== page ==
5. You don’t eat the whole animal.
We humans didn’t get to where we are today by being wasteful. When the hunt was successful, we ate not just tenderloin, but heart, kidneys, and intestine, and we made a habit of it. In each human culture, there are recipes and traditions for the preparations of each part of the animals eaten, from roasts to bone stock. The proportions of liver, muscle, and fat that we eat when we eat from the supermarket case are dramatically different from when we would kill and prepare one animal and eat all of it, sooner or later.
If we believe that the differences between how we lived as hunter gatherers and how we live now accounts for the poor health of most Westerners (and I presume that is why you are reading this), then this is a significant difference. Man does not live by chops alone.
The solution: Buy whole animals when this is reasonable to do so. If you can, get an extra deep freezer so you can buy and store whole or half beeves, pigs, and seasonally available seafood and poultry. Seek out new ways to enjoy offal or other cuts with which you’re less familiar. The diet we ate before we became agriculturalists was wilder, wider, and more flavorful. Enjoy your food!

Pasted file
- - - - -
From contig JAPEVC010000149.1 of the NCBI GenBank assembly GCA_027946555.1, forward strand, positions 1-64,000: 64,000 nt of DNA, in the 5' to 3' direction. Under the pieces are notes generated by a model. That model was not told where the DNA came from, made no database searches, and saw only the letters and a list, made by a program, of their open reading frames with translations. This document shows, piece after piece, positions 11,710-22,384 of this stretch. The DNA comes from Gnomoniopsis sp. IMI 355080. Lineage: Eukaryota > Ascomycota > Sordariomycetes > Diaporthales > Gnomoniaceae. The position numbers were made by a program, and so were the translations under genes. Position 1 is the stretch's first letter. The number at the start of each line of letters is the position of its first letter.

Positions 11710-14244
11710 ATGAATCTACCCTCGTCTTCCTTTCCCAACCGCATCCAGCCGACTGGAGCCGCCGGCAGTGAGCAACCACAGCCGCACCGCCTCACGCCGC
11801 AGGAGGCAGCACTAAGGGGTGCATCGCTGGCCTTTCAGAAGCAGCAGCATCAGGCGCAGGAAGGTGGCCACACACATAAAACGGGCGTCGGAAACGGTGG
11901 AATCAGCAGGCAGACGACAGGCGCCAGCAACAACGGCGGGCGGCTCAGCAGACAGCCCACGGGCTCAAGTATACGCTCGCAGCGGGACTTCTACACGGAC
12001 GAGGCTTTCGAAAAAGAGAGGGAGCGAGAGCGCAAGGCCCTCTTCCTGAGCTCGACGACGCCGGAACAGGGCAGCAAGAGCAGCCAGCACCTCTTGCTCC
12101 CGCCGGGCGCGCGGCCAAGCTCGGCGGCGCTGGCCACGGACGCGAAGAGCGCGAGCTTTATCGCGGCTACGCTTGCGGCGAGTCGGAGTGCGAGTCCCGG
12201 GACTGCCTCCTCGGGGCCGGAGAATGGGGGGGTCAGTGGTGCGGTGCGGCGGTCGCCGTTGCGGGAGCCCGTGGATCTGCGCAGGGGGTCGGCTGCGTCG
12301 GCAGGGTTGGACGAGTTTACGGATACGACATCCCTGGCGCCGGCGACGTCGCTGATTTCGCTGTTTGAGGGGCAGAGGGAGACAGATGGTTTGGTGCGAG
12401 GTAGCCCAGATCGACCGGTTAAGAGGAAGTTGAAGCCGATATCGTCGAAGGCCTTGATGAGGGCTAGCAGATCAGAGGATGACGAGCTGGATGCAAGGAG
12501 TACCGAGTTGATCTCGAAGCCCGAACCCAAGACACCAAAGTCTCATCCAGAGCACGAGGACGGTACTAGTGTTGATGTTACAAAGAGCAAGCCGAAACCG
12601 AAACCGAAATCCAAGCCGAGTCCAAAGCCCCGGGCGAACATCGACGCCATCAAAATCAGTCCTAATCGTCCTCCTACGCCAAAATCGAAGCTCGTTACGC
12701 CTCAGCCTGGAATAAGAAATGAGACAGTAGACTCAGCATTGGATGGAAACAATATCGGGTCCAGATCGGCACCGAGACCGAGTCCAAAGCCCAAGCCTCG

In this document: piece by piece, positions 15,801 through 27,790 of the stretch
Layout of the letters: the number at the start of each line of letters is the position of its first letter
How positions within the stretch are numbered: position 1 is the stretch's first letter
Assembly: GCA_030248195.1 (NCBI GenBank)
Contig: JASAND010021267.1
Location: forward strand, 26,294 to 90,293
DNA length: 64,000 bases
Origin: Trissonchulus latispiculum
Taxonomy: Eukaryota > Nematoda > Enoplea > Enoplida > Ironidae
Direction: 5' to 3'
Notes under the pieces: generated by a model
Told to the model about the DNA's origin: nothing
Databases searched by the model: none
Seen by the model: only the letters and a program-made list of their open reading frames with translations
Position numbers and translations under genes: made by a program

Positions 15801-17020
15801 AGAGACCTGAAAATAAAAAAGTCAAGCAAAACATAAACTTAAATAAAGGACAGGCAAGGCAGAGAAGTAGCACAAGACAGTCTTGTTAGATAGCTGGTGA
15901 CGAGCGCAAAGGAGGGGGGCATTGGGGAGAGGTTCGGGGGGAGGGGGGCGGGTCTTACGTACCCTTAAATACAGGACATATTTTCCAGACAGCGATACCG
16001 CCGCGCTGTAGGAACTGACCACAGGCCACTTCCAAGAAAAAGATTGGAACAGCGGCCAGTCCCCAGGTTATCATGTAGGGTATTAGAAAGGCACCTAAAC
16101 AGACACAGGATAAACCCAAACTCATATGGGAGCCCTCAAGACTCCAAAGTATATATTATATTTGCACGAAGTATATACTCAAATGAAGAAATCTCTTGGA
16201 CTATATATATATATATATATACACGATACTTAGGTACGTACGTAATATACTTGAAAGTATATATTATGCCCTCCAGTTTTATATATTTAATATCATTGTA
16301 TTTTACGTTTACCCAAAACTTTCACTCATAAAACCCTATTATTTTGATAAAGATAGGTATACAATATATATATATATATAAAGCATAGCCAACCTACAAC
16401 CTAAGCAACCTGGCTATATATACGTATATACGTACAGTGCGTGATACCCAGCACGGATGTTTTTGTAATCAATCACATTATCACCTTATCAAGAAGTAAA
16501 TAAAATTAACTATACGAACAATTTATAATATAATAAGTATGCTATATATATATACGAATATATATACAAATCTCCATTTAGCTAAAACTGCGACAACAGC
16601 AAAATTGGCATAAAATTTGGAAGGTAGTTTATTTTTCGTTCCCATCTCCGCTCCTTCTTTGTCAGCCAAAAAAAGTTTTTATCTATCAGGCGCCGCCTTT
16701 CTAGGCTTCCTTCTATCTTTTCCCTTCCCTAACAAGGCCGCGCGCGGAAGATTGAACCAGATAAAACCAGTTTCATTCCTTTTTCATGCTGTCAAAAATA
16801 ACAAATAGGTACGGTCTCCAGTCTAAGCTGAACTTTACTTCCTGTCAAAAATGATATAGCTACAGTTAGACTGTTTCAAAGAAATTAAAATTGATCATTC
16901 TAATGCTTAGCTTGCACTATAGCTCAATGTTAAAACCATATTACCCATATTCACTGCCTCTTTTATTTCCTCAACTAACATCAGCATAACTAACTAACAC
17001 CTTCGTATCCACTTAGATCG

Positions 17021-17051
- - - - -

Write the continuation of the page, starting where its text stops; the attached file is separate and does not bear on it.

6. You choose lean meats.
It’s not just the types of animals you eat and how they were raised, but in what proportions we eat the parts. Nowadays, we choose tenderloin, not chuck, loin, not shoulder, breast, not thigh, tilapia, not eel. Our previous programming for a low fat diet, familiarity with the lowfat cuts we grew up eating, and their current ubiquity in the modern industrial foodscape mean we are choosing lean cuts of meat, and missing out on the nutrition, not to mention flavor and satisfaction, of eating animal fat.
7. You eat it alone.
In every culture, people eat together. They share food and mealtimes fulfill important social functions: to see and be seen, to belong, to share and ensure that everyone receives what they need. We take cues from watching one another on how slowly to chew, how much to choose, and which foods to prize.
The solution: Arrange to eat with coworkers at midday instead of at your desk. Offer to share your food with others. Face your family members over the dining room table instead of all orienting toward a screen. Talk about the food you’re eating: what it reminds you of, how it makes you feel, food combinations you enjoy. When you do have to eat alone, do it meditatively, with appreciation and attention. Eating is a time to enjoy being alive. Savor it!